Mum of twins praises Scottish breastmilk bank for helping her feed when one baby became seriously ill
A mum has told the Scottish Parliament about the importance of a breast milk bank in saving the life of one of her twins, born 16 weeks prematurely.
Baby Emma became seriously ill shortly after her birth and mum Lynsey was not producing enough milk to feed both Emma and her twin brother. “She would not be here today if she hadn’t received milk from the Scottish centre,” Lynsey said.
MPs were also told that the centre saves the lives of dozens of seriously ill babies every year. Breastmilk is packed with antibodies and nutrients that help protect babies and encourage their growth. Begun in 1978 as a freezer in a hospital, the Greater Glasgow and Clyde Donor Milk Bank now has around 50 donors and three industrial-sized freezers.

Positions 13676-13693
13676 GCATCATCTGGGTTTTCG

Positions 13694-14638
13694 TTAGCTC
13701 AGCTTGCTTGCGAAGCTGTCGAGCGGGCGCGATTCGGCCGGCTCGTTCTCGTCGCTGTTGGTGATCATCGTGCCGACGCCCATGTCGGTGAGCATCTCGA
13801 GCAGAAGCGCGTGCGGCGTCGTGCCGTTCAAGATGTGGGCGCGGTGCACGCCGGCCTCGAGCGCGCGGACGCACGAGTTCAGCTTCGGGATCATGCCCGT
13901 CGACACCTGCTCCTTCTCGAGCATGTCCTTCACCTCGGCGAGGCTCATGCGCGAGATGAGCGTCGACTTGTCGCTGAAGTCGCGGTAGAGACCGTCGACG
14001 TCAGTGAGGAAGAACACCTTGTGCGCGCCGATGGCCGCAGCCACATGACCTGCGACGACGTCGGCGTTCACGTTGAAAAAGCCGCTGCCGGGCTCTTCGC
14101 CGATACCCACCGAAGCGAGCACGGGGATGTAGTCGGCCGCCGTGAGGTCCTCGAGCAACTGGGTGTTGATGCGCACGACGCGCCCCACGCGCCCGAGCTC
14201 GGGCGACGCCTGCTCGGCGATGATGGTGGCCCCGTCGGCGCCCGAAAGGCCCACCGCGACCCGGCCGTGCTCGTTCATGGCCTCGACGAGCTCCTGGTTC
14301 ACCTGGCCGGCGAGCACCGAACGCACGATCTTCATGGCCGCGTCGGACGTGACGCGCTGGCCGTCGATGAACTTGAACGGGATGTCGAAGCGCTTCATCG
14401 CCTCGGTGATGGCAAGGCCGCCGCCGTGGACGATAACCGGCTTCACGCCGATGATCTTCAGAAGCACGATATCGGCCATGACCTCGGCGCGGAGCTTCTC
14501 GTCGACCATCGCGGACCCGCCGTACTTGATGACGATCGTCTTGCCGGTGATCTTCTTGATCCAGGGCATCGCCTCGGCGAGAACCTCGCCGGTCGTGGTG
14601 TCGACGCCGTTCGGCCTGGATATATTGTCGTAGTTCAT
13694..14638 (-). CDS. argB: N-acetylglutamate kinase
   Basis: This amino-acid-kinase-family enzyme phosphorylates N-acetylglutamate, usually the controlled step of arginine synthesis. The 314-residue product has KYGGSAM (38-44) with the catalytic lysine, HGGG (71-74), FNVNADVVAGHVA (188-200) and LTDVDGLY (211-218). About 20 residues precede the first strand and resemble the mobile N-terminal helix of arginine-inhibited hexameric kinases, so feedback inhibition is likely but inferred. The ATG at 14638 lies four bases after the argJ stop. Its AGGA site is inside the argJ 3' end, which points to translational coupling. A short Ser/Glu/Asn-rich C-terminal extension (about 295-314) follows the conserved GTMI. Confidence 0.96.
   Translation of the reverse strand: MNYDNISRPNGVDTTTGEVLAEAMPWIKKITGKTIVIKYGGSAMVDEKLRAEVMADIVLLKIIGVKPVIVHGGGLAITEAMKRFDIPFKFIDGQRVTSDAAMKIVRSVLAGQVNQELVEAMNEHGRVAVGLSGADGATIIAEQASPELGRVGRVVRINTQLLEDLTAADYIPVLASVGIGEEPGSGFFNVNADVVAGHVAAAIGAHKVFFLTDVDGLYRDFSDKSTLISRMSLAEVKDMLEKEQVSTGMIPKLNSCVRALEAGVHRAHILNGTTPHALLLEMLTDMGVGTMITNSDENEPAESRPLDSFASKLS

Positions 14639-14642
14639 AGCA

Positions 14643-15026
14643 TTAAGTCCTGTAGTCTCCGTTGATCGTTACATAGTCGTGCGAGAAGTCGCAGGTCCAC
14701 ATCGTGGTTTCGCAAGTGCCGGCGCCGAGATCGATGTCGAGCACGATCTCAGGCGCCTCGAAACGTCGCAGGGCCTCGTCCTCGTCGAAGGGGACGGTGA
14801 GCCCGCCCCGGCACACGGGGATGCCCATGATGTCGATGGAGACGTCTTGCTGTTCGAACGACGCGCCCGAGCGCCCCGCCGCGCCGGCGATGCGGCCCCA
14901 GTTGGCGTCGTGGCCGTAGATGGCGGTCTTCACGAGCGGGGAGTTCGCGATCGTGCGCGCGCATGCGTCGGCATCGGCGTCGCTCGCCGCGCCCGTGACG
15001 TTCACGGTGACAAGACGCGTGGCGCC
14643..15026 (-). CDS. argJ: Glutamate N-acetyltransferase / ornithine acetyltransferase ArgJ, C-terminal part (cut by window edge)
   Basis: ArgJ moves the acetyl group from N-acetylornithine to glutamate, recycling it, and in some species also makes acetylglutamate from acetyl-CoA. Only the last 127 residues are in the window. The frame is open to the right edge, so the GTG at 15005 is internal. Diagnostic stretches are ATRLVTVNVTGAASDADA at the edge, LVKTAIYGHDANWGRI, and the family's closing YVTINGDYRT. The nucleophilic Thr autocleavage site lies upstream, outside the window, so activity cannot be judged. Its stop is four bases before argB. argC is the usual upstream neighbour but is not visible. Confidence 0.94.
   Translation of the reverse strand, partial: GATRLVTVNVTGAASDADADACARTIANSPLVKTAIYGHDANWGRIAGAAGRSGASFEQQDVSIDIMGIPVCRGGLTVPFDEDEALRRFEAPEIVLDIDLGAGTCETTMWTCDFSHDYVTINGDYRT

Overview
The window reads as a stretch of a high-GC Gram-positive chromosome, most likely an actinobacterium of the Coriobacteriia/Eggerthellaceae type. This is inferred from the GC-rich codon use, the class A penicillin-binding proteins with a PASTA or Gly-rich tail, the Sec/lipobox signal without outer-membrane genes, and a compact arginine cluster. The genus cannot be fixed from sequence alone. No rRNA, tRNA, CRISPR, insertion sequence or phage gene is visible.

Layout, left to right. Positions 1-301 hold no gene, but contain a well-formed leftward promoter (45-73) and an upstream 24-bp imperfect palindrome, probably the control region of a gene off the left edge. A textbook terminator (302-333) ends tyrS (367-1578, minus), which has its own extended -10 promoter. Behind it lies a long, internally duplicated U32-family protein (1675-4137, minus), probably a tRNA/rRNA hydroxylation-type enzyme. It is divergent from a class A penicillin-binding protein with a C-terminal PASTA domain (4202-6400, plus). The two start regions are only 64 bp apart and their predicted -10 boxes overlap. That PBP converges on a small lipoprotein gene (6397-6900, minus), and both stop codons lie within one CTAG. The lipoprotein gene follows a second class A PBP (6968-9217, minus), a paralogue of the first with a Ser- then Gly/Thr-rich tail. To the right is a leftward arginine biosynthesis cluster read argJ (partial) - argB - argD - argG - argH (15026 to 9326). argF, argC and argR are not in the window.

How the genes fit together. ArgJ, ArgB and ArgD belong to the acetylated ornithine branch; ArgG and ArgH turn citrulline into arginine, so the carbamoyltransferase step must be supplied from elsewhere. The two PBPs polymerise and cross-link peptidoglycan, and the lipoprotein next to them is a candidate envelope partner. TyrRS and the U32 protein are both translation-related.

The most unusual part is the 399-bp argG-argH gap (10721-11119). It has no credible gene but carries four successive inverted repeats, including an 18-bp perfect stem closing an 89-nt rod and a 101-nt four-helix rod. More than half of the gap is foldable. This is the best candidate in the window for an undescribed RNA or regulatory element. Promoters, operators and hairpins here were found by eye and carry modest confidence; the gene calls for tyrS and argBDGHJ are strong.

The coordinator of the bank, Debbie Barnet, explained how the centre has leapt forward in just three years. “We used to have about 40 babies a year getting the milk. Now it's double that and the number of donors has increased from about 10 a year to 50,” she said. “All this happened in just two or three years and the supplies normally go to babies who are seriously ill.”
Debbie also explained that a wide range of women donated, including those who have milk their babies aren’t able to take or simply “out of kindness”.
Have you donated breastmilk? Or have you used a breastmilk bank for your baby?
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